Making your child's tantrums a rarity
Crying. Screaming. Oh, and of course, "No," will be used most likely in a whining fashion.
Tantrums are something most parents dread. It's easy to become frustrated or overwhelmed when your child throws a tantrum.
Experts advise parents to realize tantrums are common for children ages 1 to 3 and are a normal part of child development. At the same time, there are some things parents can do to make their child's tantrums a rare occurrence rather than a common one.
James Smithers, a licensed clinical professional counselor and the founder and president of Polaris Counseling in Naperville, said children usually throw tantrums because they understand more than they can communicate.
"Children often run into the issue of needing or wanting something, but they can't verbalize it," he said. "This is a very frustrating scenario for them."
Your toddler is going to throw tantrums regardless of what you do, but a proactive parenting approach can reduce the number of tantrums.
Smithers said giving a child small choices can decrease the chances of a tantrum occurring. If a child can choose between playing with a truck or coloring for example, he or she feels a sense of independence, Smithers said.
Sherri Singer, a licensed clinical psychologist at Dr. Singer's Happy Family Center in Grayslake, said tantrums can be triggered by diet, sleep and exercise issues. Simply managing these three areas can prevent tantrums, she said.
There are also some strategies parents can utilize to deal with their child's tantrums while they are happening. Singer said by remaining calm, parents are less likely to be manipulated by their child and are better able to address the tantrum. Singer's mantra is: "An out-of-control parent can never help an out-of-control child."
Smithers agrees parents should stay calm, because getting upset with your child will only escalate the temper tantrum. Instead, try to distract your child. "Kids at this age have very short attention spans, which actually makes it quite easy to focus their attention on something else," Smithers said.
Carol Stream mom Jessa Ovitt has also found it helpful to redirect her daughter's attention during a tantrum. Ovitt said her 20-month-old daughter, Laney, has temper tantrums that usually don't last long.
"If I can redirect her thinking and get her somewhere else, she forgets what she was throwing a temper tantrum about," Ovitt said.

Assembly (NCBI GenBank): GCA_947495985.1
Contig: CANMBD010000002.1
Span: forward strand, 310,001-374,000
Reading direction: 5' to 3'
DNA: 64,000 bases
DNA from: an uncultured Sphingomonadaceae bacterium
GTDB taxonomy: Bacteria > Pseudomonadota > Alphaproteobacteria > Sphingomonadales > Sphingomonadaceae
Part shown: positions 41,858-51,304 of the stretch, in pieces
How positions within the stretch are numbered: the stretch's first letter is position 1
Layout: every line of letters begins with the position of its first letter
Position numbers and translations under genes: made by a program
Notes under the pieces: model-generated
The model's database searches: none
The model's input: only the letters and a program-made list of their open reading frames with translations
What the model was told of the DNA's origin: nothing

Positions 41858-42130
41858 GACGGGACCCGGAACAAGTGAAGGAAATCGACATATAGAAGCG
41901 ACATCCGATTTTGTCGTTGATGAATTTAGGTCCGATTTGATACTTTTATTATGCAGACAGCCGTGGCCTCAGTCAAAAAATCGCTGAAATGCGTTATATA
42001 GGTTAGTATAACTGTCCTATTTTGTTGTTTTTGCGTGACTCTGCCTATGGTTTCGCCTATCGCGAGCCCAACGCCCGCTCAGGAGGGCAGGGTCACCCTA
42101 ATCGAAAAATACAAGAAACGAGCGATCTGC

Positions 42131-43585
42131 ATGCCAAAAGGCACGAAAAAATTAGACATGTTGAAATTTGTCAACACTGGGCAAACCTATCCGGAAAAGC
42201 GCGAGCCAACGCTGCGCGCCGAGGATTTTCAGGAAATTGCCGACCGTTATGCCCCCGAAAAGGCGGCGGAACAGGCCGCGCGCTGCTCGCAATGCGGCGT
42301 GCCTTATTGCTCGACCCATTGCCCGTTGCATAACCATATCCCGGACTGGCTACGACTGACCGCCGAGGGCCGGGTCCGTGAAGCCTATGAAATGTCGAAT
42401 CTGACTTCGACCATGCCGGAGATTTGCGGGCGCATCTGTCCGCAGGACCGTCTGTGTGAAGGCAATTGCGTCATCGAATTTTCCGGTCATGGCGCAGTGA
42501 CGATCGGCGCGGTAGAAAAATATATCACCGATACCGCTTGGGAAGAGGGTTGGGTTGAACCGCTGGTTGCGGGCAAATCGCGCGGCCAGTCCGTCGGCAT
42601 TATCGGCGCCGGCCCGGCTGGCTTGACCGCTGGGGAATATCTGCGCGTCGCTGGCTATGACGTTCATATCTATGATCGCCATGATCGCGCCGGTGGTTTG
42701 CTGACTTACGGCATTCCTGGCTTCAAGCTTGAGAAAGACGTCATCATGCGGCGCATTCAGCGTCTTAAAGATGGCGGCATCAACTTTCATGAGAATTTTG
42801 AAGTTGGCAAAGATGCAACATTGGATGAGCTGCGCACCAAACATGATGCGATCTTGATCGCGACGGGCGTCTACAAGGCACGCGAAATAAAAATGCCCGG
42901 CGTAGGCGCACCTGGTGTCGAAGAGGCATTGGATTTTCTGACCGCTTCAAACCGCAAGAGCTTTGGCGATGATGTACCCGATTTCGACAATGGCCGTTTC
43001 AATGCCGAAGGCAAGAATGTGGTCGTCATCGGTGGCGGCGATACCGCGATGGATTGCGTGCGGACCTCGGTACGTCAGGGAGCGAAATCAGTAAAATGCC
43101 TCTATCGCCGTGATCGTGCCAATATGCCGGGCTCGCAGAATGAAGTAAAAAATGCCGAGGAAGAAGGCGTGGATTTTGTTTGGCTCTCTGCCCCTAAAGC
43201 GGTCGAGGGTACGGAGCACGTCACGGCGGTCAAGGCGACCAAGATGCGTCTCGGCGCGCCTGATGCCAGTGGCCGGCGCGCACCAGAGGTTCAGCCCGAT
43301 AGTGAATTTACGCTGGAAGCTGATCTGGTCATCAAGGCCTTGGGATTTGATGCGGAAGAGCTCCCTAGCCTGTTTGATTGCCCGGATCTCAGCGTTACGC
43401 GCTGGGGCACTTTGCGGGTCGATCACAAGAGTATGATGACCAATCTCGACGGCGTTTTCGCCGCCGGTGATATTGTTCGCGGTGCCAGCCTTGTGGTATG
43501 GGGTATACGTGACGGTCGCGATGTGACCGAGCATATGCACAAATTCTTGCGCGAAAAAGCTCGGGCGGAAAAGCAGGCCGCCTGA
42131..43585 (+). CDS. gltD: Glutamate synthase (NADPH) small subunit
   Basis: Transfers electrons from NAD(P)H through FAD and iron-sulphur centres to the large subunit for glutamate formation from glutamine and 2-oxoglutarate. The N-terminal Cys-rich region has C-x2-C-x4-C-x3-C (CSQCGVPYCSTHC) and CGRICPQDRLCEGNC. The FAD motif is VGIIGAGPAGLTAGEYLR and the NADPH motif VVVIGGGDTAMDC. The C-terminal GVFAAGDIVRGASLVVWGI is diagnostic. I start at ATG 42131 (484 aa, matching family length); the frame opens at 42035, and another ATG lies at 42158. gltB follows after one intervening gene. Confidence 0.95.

Katie Sadowski, a board-certified behavior analyst at North Shore Pediatrics in Highland Park, said having a quiet space for your child to calm down and relax in when he or she is about to have or is throwing a tantrum can help your child self-soothe. The quiet space can have calming activities and items such as stuffed animals, blankets and soothing music.
If your child is throwing a tantrum only to gain attention, then ignore your child while still closely monitoring him or her.
After your child calms down, and appropriately asks for attention, then you can address your child, Sadowski said.
If these strategies aren't effective, then a timeout may be necessary. Smithers said the timeout area should be a neutral space without toys, and should be the same spot every time.
One of the worst mistakes parents make when it comes to their child's tantrums is giving in, or bribing their child. Smithers said parents who do this are rewarding their child for throwing a tantrum and empowering them to do it again.
"If you are consistent with disciplinary strategies, your child will eventually realize it's an ineffective behavior," he said. "They will also learn they are responsible for managing emotions and calming down."
Some parents bribe or give in to their children's tantrums, because they believe it is a direct reflection of their parenting skills which is not the case.
"Parents shouldn't panic and feel that everyone is watching and staring if their child has a tantrum," Sadowski said.
"Tantrums are regular behaviors of children and do not usually faze most people."
Sadowski said parents should respond the same way in public to tantrums as they would at home. If a parent addresses their child's tantrums differently when in public then they are giving their child the idea that he or she can behave differently when not at home.
Smithers points out parents need to be more aware of their child's limits in order to reduce the likelihood of a tantrum occurring.
"Some parents may be pushing their kids too much when they try to get an extra errand in even though it's an hour past their child's nap time," he said.
"As adults we are better able to cope with situations. We might be crabby, but we won't lie down on the floor and kick our feet in the air. Children don't have the ability to manage behavior like adults do. Because of this, it's even more important we know what our child's limits are."
When to consult a pediatrician or counselor
• Your child's tantrums start increasing in duration or intensity.
• Your child is becoming more destructive.
How parents can avoid tantrums
• Provide positive reinforcement when child is appropriately interacting with toys or people.
• Offer child choices so he or she feels more independent.
• Try to remove items or activities that are off limits to your child.
• Be aware of your child's limits.
• Manage your child's diet, sleep, and exercise.
How parents can best address a tantrum
• Remain calm.
• Try to divert your child's attention to something else.
• Have a quiet space for your child to calm down and relax in.
• Ignore your child, while still carefully monitoring him or her. Then address the situation when your child calms down.
• If above strategies aren't effective, a timeout may be necessary.